The Deep South’s Oldest Rivalry: Tigers Vs. Bulldogs

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UGA's inaugural football team in 1892. UGA Athletic Department.

American history is stuffed with feuds, grudge matches, and vendettas. Among the more friendly (and less bloody) are found in American sports, college football specifically. And in the Deep South, the oldest and most colorful rivalry is between Auburn University and University of Georgia. 

1892

The deep south’s oldest rivalry stretches back to the nineteenth century, where, in 1892, Auburn (then known as the Agricultural and Mechanical College of Alabama) met University of Georgia in Atlanta’s Piedmont Park. Three thousand fans arrived by train, carriage, buggy and horseback for the afternoon kickoff. Georgia Tech, without its own football team, sent students from the Atlanta school wearing UGA colors as a form of state pride. The match was the brainchild of Dr. Charles Herty and Dr. George Petrie who had witnessed football’s popularity when both were at Johns Hopkins University. Auburn scored all ten of the game’s points in the second half. Georgia fans were so humiliated that they barbecued their own mascot, the goat named Sir William. And a rivalry was born.


“One hundred and fifty students from the technological school are on their way to the grounds on foot. Every one of them wears the crimson and black of Athens. They are carrying cowbells.” — The Atlanta Journal

Monk Gafford (25) runs past Georgia’s defense in 1942. Auburn University Library Special Collections. Image sourced from The Deep South’s Oldest Rivalry: Auburn vs. Georgia.

1942

Upsets have always been the most thrilling things to witness on the gridiron, and 1942 delivered one of the biggest. Even though the hearts and minds of young men were focused on World War II, Georgia was in the middle of its greatest season. Heisman Trophy winner Frank Sinkwich led the Bulldogs to fifteen straight wins and the No. 1 rank. Auburn, however, was showing up with an unremarkable 4-4-1. During the match-up, Auburn limited Georgia to thirty-seven rushing yards, and only twelve of Georgia’s thirty-four passes were completed. Auburn never completed a pass, but compiled 355 rushing yards, beating Georgia, 27-13, and dumbfounding every sports journalist in the country

A Christmas card from Auburn’s athletic department after the Tigers were crowned national champions in 1957. Auburn University Library Special Collections. Image sourced from The Deep South’s Oldest Rivalry: Auburn vs. Georgia.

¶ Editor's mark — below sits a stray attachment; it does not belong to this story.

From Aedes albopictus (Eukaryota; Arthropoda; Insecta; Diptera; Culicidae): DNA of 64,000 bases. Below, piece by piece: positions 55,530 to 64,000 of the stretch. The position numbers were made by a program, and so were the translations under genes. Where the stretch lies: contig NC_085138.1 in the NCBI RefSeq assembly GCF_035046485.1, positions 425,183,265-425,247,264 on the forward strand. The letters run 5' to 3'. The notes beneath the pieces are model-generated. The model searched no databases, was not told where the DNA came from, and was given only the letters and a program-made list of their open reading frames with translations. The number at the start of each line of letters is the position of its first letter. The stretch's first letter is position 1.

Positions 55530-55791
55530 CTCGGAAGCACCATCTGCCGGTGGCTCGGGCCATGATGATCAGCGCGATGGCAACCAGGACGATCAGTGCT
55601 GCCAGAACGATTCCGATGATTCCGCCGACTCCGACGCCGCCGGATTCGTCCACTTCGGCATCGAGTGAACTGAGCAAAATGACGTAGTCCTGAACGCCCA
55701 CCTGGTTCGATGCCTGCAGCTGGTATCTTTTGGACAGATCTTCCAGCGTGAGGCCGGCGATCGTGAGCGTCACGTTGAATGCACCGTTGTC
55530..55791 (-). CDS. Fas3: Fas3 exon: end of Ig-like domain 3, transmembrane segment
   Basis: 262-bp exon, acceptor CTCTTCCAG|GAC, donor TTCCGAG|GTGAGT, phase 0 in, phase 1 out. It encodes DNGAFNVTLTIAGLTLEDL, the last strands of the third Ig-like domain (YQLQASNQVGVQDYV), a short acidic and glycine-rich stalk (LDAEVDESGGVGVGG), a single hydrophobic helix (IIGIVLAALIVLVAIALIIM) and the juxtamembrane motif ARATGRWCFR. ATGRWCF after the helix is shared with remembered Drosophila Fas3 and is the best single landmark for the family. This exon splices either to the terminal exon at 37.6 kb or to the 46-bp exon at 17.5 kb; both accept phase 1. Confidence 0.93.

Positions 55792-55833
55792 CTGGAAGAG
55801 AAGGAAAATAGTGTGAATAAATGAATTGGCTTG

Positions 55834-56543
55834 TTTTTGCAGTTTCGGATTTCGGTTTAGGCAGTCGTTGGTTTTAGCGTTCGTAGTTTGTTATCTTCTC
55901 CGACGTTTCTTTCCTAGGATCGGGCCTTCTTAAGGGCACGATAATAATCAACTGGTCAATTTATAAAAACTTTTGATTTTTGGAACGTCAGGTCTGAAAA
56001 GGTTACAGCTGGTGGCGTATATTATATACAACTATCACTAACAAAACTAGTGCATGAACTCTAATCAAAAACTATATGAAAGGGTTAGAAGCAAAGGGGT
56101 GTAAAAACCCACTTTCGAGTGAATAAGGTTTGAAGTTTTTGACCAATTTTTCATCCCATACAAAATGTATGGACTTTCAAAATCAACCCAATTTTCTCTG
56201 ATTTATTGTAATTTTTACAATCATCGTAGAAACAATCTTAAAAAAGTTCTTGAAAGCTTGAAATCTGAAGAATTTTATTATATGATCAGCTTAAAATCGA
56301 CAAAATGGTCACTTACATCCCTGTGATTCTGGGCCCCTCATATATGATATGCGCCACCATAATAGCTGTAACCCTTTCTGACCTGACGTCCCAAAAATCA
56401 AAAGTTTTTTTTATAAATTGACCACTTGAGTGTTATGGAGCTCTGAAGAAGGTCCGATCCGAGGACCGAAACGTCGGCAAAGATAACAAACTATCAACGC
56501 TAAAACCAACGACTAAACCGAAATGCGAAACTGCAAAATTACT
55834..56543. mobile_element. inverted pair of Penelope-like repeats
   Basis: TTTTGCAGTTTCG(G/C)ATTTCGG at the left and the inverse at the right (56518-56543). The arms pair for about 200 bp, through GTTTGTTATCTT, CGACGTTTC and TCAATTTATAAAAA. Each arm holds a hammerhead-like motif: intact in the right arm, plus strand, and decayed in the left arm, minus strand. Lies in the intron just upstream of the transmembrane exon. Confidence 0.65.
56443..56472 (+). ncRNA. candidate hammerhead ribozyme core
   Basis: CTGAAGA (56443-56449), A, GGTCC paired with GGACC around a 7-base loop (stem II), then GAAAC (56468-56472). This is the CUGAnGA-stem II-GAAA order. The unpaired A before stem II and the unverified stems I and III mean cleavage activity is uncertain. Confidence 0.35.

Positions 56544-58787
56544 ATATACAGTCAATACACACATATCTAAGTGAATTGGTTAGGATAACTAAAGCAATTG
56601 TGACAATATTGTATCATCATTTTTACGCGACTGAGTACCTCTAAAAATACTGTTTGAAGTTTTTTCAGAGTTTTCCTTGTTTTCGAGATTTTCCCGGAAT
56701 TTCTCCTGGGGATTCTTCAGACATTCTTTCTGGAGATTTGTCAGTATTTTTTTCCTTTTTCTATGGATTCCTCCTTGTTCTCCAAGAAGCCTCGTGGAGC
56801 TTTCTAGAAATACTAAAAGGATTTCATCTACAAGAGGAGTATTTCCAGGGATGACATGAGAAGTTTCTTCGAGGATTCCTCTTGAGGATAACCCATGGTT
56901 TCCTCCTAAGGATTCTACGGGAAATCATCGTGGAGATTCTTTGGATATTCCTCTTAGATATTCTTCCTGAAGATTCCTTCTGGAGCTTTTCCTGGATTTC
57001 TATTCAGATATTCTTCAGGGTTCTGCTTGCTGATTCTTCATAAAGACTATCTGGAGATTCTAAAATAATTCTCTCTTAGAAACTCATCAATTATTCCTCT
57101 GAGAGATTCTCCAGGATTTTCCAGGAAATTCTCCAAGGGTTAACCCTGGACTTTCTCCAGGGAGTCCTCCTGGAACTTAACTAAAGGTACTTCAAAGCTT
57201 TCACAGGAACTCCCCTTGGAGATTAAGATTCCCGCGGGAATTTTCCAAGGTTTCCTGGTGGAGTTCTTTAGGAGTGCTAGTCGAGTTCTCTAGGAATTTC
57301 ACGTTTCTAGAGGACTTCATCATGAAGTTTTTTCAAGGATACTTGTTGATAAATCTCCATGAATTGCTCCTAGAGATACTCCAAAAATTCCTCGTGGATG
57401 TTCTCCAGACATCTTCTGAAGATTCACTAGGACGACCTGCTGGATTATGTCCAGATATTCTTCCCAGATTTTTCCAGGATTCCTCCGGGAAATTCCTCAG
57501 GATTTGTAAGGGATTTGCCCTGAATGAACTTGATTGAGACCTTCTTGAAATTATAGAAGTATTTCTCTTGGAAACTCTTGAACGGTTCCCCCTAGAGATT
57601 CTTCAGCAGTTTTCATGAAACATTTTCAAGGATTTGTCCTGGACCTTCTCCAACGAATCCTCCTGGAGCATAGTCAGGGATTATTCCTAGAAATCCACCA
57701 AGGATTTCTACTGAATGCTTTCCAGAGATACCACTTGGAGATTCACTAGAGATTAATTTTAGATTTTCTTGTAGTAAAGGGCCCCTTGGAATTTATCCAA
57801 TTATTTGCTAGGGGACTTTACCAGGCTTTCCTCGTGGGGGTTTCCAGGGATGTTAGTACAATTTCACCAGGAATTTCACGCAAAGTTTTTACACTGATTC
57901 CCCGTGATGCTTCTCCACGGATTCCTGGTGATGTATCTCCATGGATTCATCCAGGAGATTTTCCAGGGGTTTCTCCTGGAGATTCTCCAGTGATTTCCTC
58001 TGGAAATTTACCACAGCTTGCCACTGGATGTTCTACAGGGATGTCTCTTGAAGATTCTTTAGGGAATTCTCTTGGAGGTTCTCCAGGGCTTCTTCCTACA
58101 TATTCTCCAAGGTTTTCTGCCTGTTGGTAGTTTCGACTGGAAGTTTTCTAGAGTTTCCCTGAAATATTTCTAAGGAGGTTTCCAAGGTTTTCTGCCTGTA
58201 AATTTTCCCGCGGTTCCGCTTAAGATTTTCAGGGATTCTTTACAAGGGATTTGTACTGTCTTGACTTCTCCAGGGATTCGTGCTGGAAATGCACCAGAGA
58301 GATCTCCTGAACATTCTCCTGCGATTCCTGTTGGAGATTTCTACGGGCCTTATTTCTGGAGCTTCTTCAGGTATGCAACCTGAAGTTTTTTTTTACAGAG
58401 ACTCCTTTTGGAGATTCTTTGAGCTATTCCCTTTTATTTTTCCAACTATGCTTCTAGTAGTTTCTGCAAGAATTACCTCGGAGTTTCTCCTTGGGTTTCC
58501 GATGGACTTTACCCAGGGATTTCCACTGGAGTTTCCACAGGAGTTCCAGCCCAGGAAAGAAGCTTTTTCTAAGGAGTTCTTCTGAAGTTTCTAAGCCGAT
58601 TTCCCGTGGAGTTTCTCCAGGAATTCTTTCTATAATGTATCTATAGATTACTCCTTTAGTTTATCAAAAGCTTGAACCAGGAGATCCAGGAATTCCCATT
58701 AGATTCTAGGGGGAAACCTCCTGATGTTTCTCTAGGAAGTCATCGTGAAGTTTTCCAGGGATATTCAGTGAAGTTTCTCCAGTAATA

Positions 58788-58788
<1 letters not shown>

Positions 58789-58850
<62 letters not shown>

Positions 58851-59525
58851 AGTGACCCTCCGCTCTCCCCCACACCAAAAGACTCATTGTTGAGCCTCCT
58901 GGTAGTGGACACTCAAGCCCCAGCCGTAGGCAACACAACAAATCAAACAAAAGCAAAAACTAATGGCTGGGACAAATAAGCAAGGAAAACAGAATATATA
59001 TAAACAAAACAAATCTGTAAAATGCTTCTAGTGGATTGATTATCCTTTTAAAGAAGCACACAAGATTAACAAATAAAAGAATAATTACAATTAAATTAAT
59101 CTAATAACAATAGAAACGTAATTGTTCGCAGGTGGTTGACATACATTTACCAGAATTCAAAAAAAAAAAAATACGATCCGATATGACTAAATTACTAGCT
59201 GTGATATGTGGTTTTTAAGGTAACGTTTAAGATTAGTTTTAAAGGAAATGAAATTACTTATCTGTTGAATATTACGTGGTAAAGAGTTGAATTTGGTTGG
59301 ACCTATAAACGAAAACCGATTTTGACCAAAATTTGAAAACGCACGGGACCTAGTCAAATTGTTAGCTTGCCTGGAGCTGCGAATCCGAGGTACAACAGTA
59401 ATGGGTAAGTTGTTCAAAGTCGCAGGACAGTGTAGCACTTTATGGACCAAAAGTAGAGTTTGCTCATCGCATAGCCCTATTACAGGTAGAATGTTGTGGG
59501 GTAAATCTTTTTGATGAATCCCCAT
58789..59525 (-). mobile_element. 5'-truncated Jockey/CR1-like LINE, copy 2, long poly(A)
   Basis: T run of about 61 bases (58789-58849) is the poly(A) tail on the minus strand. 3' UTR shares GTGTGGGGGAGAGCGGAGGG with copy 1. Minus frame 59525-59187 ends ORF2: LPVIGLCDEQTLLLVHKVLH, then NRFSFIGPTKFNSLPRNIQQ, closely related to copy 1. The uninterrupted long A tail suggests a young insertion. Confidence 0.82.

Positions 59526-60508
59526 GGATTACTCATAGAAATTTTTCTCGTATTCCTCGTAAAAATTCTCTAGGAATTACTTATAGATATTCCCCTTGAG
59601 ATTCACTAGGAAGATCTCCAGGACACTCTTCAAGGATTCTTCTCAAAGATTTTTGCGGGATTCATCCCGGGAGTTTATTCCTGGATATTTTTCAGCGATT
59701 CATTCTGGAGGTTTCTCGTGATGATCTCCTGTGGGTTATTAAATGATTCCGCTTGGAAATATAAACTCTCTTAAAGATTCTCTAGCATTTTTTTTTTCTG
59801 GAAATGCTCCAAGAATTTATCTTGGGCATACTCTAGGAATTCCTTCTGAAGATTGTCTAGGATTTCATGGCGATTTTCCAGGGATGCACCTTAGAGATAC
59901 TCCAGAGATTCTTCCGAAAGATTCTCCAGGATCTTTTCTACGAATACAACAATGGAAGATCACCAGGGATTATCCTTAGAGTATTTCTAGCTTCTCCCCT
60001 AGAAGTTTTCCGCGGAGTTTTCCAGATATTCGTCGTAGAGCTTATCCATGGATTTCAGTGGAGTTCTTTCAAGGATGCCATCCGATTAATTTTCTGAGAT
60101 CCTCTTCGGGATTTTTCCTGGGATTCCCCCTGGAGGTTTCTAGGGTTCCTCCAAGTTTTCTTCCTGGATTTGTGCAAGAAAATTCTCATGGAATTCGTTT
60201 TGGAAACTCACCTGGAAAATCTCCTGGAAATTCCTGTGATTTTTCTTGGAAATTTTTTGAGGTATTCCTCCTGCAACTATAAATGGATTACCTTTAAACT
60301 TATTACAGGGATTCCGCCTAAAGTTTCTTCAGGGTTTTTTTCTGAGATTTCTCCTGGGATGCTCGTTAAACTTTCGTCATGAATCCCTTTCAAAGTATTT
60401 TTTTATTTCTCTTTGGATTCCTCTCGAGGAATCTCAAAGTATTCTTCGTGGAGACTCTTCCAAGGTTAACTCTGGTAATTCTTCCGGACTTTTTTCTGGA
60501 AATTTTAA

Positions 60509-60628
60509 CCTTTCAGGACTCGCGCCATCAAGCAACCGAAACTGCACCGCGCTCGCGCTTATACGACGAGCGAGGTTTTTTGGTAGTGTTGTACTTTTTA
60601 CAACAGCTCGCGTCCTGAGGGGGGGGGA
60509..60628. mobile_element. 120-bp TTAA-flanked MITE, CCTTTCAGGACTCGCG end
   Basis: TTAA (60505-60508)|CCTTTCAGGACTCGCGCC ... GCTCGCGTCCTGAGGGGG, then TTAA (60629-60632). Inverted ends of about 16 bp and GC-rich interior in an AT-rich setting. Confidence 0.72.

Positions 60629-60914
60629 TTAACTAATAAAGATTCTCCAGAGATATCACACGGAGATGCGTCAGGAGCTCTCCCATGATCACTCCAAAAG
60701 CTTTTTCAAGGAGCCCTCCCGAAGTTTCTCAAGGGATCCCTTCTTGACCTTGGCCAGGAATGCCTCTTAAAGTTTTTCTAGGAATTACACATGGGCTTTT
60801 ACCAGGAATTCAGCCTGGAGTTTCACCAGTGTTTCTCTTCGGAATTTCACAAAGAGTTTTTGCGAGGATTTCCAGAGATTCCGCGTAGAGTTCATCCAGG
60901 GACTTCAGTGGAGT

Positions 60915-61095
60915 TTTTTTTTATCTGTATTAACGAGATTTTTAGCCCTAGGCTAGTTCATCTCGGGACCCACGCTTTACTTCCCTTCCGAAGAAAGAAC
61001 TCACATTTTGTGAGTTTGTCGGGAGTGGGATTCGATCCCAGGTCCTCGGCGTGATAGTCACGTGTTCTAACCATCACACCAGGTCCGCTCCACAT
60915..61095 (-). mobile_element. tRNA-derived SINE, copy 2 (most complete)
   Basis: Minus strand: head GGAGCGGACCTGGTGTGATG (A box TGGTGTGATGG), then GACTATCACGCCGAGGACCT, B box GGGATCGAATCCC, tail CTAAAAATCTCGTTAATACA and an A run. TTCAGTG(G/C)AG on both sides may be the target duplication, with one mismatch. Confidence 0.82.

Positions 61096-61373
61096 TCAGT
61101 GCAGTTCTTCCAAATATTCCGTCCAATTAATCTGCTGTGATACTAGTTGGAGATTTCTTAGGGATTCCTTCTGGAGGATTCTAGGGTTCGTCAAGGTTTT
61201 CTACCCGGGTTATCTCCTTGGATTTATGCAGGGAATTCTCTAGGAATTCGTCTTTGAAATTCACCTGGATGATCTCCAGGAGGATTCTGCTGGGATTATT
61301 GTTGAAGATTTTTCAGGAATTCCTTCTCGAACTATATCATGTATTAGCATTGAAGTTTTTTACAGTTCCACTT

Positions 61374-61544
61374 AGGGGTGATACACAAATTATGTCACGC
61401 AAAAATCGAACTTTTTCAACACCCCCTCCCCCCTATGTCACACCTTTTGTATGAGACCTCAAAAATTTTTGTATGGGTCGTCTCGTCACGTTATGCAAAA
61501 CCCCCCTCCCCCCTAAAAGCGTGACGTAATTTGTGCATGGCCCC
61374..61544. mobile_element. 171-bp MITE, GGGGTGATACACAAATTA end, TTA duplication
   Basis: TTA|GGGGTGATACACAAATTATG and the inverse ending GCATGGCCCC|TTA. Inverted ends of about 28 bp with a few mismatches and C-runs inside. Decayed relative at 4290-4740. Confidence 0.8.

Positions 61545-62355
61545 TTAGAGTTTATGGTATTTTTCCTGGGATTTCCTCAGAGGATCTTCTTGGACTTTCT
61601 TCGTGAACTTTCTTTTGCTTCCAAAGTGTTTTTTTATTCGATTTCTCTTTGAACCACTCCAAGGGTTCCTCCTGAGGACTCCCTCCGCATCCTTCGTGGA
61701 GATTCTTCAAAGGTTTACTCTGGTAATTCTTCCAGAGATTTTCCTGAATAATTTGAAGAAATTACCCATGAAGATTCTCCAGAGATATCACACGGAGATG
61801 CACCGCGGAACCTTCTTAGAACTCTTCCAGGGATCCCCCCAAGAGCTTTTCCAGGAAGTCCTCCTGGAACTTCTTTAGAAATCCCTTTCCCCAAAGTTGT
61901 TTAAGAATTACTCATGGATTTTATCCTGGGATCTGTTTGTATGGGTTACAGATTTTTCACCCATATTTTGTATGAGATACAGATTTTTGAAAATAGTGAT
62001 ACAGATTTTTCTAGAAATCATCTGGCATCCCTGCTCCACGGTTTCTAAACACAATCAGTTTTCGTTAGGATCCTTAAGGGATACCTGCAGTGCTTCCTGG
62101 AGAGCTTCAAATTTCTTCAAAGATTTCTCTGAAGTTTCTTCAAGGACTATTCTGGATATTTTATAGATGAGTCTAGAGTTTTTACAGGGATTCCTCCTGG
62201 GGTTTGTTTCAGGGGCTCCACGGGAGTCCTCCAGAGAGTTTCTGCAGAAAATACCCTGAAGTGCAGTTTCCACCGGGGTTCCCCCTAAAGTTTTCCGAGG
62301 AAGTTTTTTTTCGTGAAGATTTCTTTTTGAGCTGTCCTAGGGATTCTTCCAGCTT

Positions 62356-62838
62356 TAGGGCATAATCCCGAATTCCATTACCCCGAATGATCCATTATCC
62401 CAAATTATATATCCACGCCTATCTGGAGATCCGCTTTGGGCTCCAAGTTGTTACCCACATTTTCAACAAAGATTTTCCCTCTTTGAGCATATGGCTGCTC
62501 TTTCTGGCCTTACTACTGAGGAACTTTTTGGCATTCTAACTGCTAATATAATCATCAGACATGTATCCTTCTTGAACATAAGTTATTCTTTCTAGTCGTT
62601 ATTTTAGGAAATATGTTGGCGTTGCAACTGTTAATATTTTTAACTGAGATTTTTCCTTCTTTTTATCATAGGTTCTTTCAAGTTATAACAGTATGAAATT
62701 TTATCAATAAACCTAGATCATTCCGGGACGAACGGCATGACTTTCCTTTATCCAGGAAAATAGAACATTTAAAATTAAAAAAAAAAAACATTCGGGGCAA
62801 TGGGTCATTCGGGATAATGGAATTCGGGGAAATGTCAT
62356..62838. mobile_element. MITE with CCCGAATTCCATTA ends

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1957

By the time Auburn reached 1957’s annual grudge match, they had a 7-0 record and hadn’t lost to Georgia since 1952. In ten games in 1957, Auburn’s defense never allowed a rushing touchdown. Georgia was playing for former head coach General William Alexander Cunningham, who was critically ill. The Bulldogs almost beat the undefeated Tigers, but Georgia only came within three yards of victory. Auburn was simply unstoppable, going on to a 10-0 record, and winning the national championship.

Tommy Lowry carries the ball against UGA in 1971. Auburn University Library Special Collections. Image sourced from The Deep South’s Oldest Rivalry: Auburn vs. Georgia.

1971

Easily the best match-up between Auburn and Georgia happened in 1971, when both met as undefeated teams, and the loser would be eliminated from SEC title contention. And adding to the stakes, it was the first time since 1920 that both teams met without a loss. Auburn’s quarterback Pat Sullivan passed for 248 yards and four touchdowns, but Georgia quarterback Andy Johnson kept the game close. In the fourth quarter, Georgia got within one point. As Georgia attempted to tie the game at 21, Roger Mitchell blocked the extra point. On Auburn’s first play after receiving the kickoff, Pat Sullivan connected with his receiver who ran seventy yards to the end zone. In the blink of an eye, Auburn was up, 28–20, and didn’t stop there, winning the game, 35–20.

Lynch-Young Memorial Trophy

Since 1954, the Lynch-Young Memorial Trophy was presented to the MVP of the Deep South’s Oldest Rivalry. Check out these winners who would also go on to receive intercollegiate football’s highest honor, the Heisman Trophy: 1971, Pat Sullivan, Auburn. 1982, Herschel Walker, Georgia. 1985, Bo Jackson, Georgia. 2010, Cam Newton, Auburn.

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